Sunday, February 21, 2021

Review of the Climbro Smart Hangboard


Versión en español

It's more than one year now that I received the Climbro smart hangboard for its review. So fortunate that the climbing researchers Michael Michailov, Jiri Balas and their team contacted me with that intention!

Just in case you don't keep up with it, this is a smart board with integrated force sensors under its edges for both purposes: Performance Evaluation and Training.

Thanks to a mobile application, you are provided with personal training plans prior assessments of your finger strength and endurance.

Therefore, I have been trying it and training on it for 8 months now and this is my *review:

1. The team behind it includes 2 well-respected climbing scientists Michail Michailov and Jiří Baláš.

2. After an initial test battery and the subsequent diagnosis, you can either let the app suggest you some training plans or choose single workouts each day to improve some particular ability. My favorites: "Low Endurance" & "Maximal Strength".


3. Checking the force applied in real time in the mobile app can potencially help to control your training (👉it doesn’t replace your coach!).

Other useful applications:

 •Monitoring strength gains from baseline and fatigue: understanding ensuing biomechanical changes in fingers, elbows...;
• Assessing asymmetries (fingers, upper-body limb);
• Optimizing your grip technique;
• Quantifying recovery and reconditioning after injury:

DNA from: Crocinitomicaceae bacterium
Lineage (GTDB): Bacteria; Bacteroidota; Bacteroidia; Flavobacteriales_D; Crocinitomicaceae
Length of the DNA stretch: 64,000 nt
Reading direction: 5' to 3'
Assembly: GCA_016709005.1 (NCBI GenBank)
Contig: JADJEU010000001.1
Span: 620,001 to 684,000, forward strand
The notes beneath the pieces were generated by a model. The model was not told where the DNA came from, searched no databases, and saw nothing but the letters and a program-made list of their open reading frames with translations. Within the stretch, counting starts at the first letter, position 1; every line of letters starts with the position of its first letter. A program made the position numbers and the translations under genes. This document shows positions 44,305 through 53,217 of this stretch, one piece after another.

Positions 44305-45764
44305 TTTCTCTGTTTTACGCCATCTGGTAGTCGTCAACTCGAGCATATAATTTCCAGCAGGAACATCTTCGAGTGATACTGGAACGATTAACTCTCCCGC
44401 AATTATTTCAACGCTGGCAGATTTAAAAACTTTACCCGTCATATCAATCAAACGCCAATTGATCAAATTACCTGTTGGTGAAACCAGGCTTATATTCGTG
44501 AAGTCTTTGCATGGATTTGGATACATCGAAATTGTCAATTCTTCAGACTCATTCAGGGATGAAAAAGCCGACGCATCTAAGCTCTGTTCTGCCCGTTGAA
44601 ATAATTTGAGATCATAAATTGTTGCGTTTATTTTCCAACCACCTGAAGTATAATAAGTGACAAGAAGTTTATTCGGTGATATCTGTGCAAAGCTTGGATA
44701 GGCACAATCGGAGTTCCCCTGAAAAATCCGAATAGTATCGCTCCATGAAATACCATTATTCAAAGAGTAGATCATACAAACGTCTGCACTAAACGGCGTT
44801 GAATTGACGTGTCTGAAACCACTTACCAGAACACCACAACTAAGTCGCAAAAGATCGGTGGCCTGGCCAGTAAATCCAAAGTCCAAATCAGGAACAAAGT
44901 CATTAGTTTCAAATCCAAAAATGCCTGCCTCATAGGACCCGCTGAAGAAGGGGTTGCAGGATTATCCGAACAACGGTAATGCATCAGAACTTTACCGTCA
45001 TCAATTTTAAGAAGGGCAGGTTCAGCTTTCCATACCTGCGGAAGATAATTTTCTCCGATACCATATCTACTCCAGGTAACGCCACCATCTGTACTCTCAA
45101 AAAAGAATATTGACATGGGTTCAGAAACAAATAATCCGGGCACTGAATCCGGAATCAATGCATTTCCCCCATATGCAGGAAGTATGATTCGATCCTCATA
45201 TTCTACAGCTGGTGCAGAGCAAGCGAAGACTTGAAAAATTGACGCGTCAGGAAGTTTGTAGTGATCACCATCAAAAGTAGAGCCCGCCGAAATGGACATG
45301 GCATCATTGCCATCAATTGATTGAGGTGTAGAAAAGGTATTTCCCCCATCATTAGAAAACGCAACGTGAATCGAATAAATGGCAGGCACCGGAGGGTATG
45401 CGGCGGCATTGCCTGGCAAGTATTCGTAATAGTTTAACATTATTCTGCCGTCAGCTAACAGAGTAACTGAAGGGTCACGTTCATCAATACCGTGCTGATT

4. Currently, both the proposed workouts and training plans are pretty closed. By now, you can just adjust intensity ± 10%. Aspects like this are the most open to criticism, and I (and others) have pestered the authors enough that they’re planning features enabling individualization of each protocol!

5. Force sensors are THE tool for one-arm standing pulls, but beginners will need some time to adapt and learn the technique. It’s worthwhile, though.

6.  I love the “Free testing” feature: You design and perform a test, then you can export the results in Excel format for later analysis.

 7. The 8 skin-friendly, large radius edges are a nice open grip training platform, but also make the smaller edges (20 mm, 13 mm) harder.

8. Measurement is solved: using multiple force gauges means forgetting about torque and friction. This has caused headaches to so many who, after spending lots of money & time manufacturing a homemade device (one gauge force+ one edge), realize that it hardly complies with the validity and reliability requirements.


More info here. Use the code EVALOPEZ for a 10% discount. You can order it here.

*My review intends to be honest & unbiased, but you should know that: 

a) initially I received Climbro for free in exchange for my suggestions,
b) then I started collaborating,
c) now I get a %profit when someone use my EVALOPEZ code.

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